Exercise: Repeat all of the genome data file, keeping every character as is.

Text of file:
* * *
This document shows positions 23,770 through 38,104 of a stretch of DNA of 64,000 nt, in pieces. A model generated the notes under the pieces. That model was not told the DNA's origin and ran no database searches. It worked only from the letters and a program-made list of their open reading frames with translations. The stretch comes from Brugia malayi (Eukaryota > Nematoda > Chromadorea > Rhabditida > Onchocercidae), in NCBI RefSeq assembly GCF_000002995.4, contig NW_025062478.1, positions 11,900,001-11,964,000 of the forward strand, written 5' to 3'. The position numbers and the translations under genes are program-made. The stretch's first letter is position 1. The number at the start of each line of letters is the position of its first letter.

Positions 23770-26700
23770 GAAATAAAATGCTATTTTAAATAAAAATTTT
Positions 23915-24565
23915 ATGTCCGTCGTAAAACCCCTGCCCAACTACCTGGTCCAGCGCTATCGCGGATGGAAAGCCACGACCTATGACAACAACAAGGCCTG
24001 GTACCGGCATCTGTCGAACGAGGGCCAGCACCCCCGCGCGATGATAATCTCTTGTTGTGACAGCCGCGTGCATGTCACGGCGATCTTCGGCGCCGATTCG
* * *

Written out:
This document shows positions 23,770 through 38,104 of a stretch of DNA of 64,000 nt, in pieces. A model generated the notes under the pieces. That model was not told the DNA's origin and ran no database searches. It worked only from the letters and a program-made list of their open reading frames with translations. The stretch comes from Brugia malayi (Eukaryota > Nematoda > Chromadorea > Rhabditida > Onchocercidae), in NCBI RefSeq assembly GCF_000002995.4, contig NW_025062478.1, positions 11,900,001-11,964,000 of the forward strand, written 5' to 3'. The position numbers and the translations under genes are program-made. The stretch's first letter is position 1. The number at the start of each line of letters is the position of its first letter.

Positions 23770-26700
23770 GAAATAAAATGCTATTTTAAATAAAAATTTT
Positions 23915-24565
23915 ATGTCCGTCGTAAAACCCCTGCCCAACTACCTGGTCCAGCGCTATCGCGGATGGAAAGCCACGACCTATGACAACAACAAGGCCTG
24001 GTACCGGCATCTGTCGAACGAGGGCCAGCACCCCCGCGCGATGATAATCTCTTGTTGTGACAGCCGCGTGCATGTCACGGCGATCTTCGGCGCCGATTCG